Besides thinking out of the box when it comes to retail opportunities, manufacturers should consider the box itself. In operation since 1986, 24-hour home shopping channel QVC does US$4.4 billion in annual business and is the leader in at-home retailing. The net is available in about 85 million homes, and it advertises toys in a run-up to the holiday season from July to Christmas. While most retailers judge success by dollars per square foot, QVC measures it in dollars per minute. It works on a margin basis like any other retailer, but merch must be successful to pay for all that TV time.
While suppliers can deal directly with QVC’s vendor relations department, specialized agents like Pennsylvania’s T.O. Epps & Associates make a healthy living by knowing the ins and outs of QVC’s business, and they can help manufacturers avoid common pitfalls. ‘The key to being successful with QVC,’ says company founder T.O. Epps, ‘is having the end in sight. It’s not about selling the product to QVC; it’s about figuring out a way to successfully sell the product to the consumer.’ That includes having a highly demonstrable item, a solid on-air pitch with guests, a set script and a convincing value statement (QVC customers are very price-savvy). The net’s 24-hour airtime offers a lot of marketing muscle, allowing for demonstrations and research communication. ‘In a 30-second commercial, all you can do is sell the sizzle,’ notes Epps. ‘Now you can actually sell features and benefits.’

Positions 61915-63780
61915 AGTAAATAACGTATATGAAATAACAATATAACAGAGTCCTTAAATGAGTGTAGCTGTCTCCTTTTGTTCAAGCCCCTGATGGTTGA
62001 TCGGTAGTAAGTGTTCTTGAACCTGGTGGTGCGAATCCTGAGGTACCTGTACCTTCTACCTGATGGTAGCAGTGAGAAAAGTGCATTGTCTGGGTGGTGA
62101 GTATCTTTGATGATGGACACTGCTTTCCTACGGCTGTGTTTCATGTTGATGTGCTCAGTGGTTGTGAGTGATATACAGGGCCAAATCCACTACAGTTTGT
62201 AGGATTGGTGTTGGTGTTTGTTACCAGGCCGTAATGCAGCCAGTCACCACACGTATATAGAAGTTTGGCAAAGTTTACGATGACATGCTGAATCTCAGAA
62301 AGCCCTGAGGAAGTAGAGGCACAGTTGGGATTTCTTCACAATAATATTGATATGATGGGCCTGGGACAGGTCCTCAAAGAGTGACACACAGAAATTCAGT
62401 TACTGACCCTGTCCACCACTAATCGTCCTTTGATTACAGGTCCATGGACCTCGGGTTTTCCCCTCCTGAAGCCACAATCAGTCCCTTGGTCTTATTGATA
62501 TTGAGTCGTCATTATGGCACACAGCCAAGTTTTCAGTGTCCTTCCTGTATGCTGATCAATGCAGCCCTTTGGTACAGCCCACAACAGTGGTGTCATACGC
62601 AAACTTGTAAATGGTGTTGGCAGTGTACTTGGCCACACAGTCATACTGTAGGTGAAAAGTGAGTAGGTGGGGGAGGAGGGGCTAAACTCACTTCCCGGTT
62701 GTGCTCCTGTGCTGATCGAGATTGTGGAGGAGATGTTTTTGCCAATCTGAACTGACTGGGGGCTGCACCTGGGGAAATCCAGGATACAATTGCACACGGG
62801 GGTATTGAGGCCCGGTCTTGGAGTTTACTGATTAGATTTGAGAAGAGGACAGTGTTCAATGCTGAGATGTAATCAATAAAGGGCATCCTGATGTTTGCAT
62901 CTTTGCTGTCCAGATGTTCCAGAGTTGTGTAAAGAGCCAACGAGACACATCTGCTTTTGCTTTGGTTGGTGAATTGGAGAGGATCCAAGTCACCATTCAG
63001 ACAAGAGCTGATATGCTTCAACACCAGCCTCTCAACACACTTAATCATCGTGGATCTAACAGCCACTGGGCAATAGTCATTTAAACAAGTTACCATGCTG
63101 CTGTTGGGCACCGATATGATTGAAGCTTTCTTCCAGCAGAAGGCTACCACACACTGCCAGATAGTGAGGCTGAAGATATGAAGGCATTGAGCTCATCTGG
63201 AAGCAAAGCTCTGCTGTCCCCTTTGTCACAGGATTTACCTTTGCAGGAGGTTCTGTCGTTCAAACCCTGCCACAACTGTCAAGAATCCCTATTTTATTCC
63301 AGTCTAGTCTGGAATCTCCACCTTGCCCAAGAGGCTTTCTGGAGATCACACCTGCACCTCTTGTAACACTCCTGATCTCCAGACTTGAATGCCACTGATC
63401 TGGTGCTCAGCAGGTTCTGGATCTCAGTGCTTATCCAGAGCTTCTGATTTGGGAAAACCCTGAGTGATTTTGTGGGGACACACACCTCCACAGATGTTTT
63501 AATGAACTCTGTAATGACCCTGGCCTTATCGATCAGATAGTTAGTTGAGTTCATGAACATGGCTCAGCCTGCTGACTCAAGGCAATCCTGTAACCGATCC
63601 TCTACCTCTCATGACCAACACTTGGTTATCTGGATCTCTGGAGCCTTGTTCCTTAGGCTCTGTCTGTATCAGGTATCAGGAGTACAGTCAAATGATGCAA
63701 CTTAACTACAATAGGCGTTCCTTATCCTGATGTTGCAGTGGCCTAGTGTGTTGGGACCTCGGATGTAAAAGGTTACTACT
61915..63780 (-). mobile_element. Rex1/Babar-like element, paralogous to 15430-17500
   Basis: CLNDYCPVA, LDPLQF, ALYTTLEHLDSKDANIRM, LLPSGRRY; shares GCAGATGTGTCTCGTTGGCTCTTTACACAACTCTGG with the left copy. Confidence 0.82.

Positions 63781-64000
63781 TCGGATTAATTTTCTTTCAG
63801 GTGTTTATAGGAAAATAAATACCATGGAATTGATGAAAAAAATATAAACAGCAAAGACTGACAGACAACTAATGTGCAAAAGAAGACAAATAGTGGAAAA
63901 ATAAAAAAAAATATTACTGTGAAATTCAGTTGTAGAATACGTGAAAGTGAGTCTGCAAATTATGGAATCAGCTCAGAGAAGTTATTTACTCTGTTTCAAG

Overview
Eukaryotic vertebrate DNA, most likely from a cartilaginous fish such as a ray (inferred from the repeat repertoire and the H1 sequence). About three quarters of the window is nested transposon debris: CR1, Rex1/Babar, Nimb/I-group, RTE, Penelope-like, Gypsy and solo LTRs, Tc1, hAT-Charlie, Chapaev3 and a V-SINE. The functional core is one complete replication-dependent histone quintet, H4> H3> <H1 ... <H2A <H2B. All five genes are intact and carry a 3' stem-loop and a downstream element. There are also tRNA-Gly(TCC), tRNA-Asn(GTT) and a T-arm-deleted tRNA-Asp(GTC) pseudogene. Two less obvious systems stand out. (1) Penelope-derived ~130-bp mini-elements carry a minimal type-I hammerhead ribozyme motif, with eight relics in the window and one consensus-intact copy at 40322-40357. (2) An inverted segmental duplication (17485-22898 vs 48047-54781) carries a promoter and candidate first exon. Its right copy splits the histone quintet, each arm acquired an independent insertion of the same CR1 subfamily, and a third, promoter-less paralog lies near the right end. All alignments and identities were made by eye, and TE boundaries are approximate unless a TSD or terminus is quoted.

Sesame Workshop used T.O. Epps when it signed up for a branded hour on QVC last year. The company experienced sell-outs on items including Chicken Dance Elmo and the Elmo’s Neighborhood book series, and it hopes to repeat the experience this year. QVC is a very focused retailer, notes Kearns. ‘They have a track record of what they’ve tried before, and they know who their shopper is for toys, books and other juvenile products.’
That kind of finite consumer knowledge tends to put QVC firmly in the driver’s seat when it comes to planning on-air retail strategy, says Henson’s Miller: ‘When they tell us, ‘We want it simple’ or ‘We want a piece of jewelry,’ we say yes.’ Henson first tried the outlet about a decade ago and is returning this month with some Sababa product. Although details were still being finalized at press time, Henson will likely sign up for some Muppet-specific time and offer plush and videos as part of its product range.